GSA Connects 2021 in Portland, Oregon

Paper No. 33-6
Presentation Time: 2:50 PM


SAMMON, Laura, Department of Geology, University of Maryland, 8000 Regents Drive, College Park, MD 20742, MCDONOUGH, William, Department of Geology, University of Maryland, 8000 Regents Drive, College Park, MD 20742; Earth Sciences and Research Center for Neutrino Science, Tohoku University, Sendai, 980-8576, Japan and MOONEY, Walter, Earthquake Science Center, United States Geological Survey, 345 Middlefield Road, Menlo Park, CA 94025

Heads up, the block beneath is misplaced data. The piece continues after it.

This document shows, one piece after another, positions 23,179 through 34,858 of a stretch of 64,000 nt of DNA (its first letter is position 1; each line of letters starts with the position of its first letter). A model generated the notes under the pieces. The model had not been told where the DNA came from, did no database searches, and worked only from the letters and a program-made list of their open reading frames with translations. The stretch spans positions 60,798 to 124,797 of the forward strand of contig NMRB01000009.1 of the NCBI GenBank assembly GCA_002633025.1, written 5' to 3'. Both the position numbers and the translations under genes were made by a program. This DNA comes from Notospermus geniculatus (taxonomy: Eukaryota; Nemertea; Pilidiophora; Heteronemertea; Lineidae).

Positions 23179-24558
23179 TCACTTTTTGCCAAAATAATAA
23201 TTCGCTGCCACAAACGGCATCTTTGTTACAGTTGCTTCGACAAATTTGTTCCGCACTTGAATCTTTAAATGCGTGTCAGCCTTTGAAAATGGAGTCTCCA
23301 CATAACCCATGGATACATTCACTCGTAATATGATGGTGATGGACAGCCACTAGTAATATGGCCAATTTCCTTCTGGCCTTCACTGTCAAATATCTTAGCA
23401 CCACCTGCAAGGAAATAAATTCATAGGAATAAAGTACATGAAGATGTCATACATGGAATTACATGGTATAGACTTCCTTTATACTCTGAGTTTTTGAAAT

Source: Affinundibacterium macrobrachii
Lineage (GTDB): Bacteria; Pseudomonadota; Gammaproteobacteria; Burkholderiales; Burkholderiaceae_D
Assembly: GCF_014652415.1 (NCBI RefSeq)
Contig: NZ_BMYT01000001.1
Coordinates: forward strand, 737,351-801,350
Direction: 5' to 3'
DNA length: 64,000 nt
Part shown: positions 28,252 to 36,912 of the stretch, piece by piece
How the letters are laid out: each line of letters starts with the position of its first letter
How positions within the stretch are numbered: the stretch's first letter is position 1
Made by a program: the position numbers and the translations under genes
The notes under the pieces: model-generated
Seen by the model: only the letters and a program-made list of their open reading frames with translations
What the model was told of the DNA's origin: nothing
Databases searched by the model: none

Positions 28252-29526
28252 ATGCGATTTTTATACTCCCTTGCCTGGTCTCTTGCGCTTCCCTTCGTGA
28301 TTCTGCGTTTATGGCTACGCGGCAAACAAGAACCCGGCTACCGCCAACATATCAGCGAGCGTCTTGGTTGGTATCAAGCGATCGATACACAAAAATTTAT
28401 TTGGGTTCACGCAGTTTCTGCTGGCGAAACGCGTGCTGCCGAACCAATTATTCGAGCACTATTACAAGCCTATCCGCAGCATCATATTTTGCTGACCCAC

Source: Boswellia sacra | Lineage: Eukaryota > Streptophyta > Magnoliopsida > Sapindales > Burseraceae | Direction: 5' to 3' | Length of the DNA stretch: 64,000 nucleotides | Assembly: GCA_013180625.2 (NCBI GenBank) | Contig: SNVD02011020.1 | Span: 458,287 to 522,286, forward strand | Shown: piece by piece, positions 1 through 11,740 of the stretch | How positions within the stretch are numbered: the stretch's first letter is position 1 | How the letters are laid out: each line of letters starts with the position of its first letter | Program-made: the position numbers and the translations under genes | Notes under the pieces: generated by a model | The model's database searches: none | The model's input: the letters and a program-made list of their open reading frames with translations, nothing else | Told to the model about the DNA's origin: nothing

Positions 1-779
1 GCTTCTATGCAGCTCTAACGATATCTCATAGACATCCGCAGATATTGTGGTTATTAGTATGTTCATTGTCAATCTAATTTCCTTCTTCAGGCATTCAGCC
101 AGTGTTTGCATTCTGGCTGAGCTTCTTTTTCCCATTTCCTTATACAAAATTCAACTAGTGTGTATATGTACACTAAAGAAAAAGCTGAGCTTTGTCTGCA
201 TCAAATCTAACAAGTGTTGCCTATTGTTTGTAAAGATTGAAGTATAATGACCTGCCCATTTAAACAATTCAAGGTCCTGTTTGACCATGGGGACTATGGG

The modeling of combined geochemical, petrological, and seismological data places strong constraints on the composition of the deep continental crust. Here we focus on the bulk composition, evolution, and physical properties of the inaccessible middle- and lower-crust (typically deeper than 15 km). Major oxide compositions of small- to medium-scale samples (e.g., rocks from medium to high metamorphic grade terrains and xenoliths) can be related to large scale measurements of seismic velocities (Vp, Vs, Vp/Vs) via known physical properties. We present a global deep crustal model that documents compositional changes with depth and accounts for uncertainties in Moho depth, temperature, and physical and chemical properties. We found a compositional gradient from 61.2 ± 7.3 to 53.8 ± 3.0 wt.% SiO2 from the middle to the base of the crust, with the equivalent lithological gradient ranging from quartz monzonite to gabbronorite. We also calculated the concentrations of eight other major oxides. In addition, we calculated trace element abundances as a function of depth from their relationships to major oxides. From here, we can calculate other lithospheric properties, such as Moho heat flux. This study provides a global assessment of major element composition in the deep continental crust and a framework for building future multiply constrained crustal composition models.

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